As new technologies and substances continue to be developed and exposed to the public, their efficiency is unquestioned; however, how safe they are when exposed to people and the environment are in question.

 

The chemical industry is not as well monitored as other industries, such as the construction industry. Additionally, the opinions of governing bodies differ from those of the workers themselves. Governing bodies, such as the Environmental Protection Agency and the Toxic Substances Control Act, have been pushing to use chemicals more freely and have been questioning what their employees have told them about the effects of the chemicals.

 

Here, our experts at MC Tool & Safety will discuss some of the myths surrounding safety data sheets and personal protective equipment and the supposed safety they guarantee.

Safety Data Sheets Provide the Ultimate Protection

Though OSHA requires individual companies to provide safety data sheets that detail specific risks involved with some materials and workplaces, they do not have to implement all of the information on the sheets themselves. This means that although the sheets provide certain key pieces of safety information, it is up to the company itself to determine whether the information on those sheets is mandatory. This creates obvious dangers in any professional workspace and increases the risk that workers could be injured or get ill on the job.

Personal Protection Equipment Protects Workers from Every Risk

Like safety data sheets, it is a widely accepted belief that if your workers are wearing the proper safety equipment, they are not at risk of being injured or getting sick. While most safety equipment will protect you from physical harm, there is still a lot of work to do when it comes to the harmful effects of chemicals. There is a variety of respiratory equipment available to help in chemical environments, but not all chemicals are monitored, which creates confusion as to what pieces of equipment are better in different situations. Though OSHA regulates all workplaces, the health factor they rely on is primarily physical health, as opposed to specific illnesses. The majority of violations reported by OSHA are in regard to safety equipment violations, such as lack of protective eyewear and gloves.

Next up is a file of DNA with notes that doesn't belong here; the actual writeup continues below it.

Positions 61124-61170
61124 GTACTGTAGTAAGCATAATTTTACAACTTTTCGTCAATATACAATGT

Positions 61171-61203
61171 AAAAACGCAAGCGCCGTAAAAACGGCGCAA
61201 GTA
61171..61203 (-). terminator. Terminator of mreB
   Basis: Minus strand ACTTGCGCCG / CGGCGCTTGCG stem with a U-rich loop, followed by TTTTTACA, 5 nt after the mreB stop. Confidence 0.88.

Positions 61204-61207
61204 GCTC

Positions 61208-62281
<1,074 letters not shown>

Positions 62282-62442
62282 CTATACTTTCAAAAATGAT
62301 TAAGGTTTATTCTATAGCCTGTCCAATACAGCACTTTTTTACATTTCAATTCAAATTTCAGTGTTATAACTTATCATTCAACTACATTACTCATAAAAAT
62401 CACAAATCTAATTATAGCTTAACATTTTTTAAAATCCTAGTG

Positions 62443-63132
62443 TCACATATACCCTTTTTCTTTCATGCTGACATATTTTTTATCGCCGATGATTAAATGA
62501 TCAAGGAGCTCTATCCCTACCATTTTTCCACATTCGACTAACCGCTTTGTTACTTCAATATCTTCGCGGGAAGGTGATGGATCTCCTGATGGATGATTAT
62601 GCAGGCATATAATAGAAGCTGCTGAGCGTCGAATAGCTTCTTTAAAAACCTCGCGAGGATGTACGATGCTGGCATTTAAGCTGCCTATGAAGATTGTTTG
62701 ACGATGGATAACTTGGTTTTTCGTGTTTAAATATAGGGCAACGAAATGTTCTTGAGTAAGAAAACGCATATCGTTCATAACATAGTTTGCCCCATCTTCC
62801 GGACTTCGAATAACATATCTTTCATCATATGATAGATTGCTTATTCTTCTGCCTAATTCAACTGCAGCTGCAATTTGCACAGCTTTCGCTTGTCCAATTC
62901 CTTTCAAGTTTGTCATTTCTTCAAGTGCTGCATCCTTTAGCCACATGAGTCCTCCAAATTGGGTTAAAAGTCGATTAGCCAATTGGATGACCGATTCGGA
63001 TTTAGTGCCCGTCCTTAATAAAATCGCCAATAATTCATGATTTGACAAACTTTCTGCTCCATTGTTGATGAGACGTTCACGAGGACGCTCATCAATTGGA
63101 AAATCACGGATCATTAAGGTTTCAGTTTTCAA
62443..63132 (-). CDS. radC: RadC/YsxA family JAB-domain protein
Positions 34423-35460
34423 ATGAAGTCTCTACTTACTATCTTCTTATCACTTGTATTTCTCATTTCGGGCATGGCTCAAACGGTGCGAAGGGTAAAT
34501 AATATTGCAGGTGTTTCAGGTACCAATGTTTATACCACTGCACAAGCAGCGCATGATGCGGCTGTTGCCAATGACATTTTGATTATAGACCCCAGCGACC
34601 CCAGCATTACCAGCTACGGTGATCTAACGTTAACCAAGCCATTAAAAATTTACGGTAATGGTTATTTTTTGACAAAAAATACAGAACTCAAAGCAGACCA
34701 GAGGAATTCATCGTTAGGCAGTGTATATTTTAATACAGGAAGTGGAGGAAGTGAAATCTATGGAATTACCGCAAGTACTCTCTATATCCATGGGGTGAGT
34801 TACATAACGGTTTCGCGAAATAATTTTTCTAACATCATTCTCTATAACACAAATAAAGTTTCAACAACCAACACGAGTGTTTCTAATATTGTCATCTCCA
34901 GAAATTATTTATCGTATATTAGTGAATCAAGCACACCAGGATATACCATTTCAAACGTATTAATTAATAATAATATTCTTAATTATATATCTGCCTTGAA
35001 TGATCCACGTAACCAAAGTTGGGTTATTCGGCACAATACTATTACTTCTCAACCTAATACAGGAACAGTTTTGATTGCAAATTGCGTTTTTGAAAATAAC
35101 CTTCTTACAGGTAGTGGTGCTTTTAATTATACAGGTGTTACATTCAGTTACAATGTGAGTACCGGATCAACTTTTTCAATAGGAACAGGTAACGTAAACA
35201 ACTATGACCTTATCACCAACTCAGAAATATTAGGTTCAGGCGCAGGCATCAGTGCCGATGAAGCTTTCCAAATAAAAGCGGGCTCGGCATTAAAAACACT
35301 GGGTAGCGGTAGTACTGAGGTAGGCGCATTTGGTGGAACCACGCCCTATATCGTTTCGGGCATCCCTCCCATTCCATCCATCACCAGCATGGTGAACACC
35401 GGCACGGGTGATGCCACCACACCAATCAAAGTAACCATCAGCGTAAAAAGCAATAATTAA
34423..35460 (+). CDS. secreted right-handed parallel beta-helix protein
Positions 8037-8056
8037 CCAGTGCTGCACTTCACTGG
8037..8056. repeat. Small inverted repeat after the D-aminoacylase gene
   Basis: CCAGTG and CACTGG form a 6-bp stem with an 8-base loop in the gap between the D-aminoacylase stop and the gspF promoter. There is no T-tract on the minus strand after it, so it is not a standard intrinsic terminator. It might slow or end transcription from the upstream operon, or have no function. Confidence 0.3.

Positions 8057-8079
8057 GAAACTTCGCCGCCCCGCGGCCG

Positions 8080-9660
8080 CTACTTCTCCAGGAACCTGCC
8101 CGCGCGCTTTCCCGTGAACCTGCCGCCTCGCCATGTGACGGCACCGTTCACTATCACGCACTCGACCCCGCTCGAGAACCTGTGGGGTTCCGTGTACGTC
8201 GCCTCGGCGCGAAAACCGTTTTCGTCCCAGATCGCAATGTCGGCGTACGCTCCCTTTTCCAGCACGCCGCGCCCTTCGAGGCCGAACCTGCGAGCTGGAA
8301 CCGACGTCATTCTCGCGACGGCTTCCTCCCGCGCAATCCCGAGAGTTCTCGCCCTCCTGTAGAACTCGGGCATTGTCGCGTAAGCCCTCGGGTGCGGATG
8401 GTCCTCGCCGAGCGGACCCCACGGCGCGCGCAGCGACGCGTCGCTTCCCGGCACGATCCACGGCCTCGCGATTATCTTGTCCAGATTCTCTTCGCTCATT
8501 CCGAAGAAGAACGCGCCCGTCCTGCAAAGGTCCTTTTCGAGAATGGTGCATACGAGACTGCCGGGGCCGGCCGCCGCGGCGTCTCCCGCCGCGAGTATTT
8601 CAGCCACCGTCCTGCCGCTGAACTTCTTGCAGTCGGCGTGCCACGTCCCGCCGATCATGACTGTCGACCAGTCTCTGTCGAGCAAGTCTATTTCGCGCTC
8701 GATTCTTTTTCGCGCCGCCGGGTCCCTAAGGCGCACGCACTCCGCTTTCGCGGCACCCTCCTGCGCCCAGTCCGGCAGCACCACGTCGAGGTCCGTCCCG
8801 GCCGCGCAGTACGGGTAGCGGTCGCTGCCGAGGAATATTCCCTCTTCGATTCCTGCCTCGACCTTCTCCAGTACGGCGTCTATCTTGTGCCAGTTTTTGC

So What Does This All Mean?

Though there are a plethora of rules and regulations surrounding workplace safety, not everything is covered, especially in the chemical industry. OSHA has a list of hundreds of chemicals that are part of their Permissible Exposure Limit (PEL). This ruling determines that safety equipment is mandatory when there is a potential for workers to be exposed to these chemicals. However, the majority of the chemicals in this list were added in 1970, and there are hundreds of thousands of chemicals that are not included on this list. This means that though there are specific regulations for many chemicals, there are many that have unknown risks, which are not covered by OSHA.

 

These facts, which are detailed in the publications stemming from multiple hearings in recent years, truly debunk the myth that safety data sheets and personal protective equipment are the end-all, be-all when it comes to safety in the workplace, especially chemical safety. With our help at MC Tool & Safety, we can offer our expert advice when it comes to safety in the workplace, which will hopefully keep you key insight.

Contact MC Tool & Safety Today

If you are in the Twin Cities area and looking for elite customer service and a wide array of industrial and safety products, contact MC Tool & Safety today. Our team can help you find the solution to any questions you may have. Additionally, our team will provide you with state-of-the-art equipment to ensure you and your employees are safe and efficient at all times. To learn more about our services or to speak with an expert, give us a call at 888-206-2569 or message us on our contact page today.